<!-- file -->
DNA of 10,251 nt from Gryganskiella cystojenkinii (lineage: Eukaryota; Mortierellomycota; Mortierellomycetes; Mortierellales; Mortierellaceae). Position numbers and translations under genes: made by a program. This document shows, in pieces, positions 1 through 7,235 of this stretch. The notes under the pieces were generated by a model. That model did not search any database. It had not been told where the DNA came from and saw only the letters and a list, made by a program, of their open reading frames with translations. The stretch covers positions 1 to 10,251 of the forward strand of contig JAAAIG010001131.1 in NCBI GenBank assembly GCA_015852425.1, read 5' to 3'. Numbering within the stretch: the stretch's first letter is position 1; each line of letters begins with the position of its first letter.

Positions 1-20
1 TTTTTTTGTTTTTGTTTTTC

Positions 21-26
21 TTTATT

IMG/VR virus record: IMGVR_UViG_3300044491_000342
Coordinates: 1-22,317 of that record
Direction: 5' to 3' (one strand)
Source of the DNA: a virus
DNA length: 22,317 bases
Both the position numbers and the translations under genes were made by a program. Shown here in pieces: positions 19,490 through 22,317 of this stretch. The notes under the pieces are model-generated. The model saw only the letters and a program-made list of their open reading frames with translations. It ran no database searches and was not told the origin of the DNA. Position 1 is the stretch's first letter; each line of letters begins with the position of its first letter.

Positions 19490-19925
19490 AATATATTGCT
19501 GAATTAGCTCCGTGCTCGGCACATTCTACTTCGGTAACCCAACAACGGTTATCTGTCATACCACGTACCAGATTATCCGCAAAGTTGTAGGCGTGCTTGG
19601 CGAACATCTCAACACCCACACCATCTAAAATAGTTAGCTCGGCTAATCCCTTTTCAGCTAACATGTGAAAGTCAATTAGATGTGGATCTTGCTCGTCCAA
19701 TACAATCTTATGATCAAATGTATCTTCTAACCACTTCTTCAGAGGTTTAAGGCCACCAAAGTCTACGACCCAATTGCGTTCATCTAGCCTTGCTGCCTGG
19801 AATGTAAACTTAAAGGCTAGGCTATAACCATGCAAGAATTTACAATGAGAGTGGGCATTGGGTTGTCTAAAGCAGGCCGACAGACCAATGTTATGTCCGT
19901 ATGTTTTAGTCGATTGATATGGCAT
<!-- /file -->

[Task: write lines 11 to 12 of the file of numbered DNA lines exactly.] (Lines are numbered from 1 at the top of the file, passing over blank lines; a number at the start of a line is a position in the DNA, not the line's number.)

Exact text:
Both the position numbers and the translations under genes were made by a program. Shown here in pieces: positions 19,490 through 22,317 of this stretch. The notes under the pieces are model-generated. The model saw only the letters and a program-made list of their open reading frames with translations. It ran no database searches and was not told the origin of the DNA. Position 1 is the stretch's first letter; each line of letters begins with the position of its first letter.

Positions 19490-19925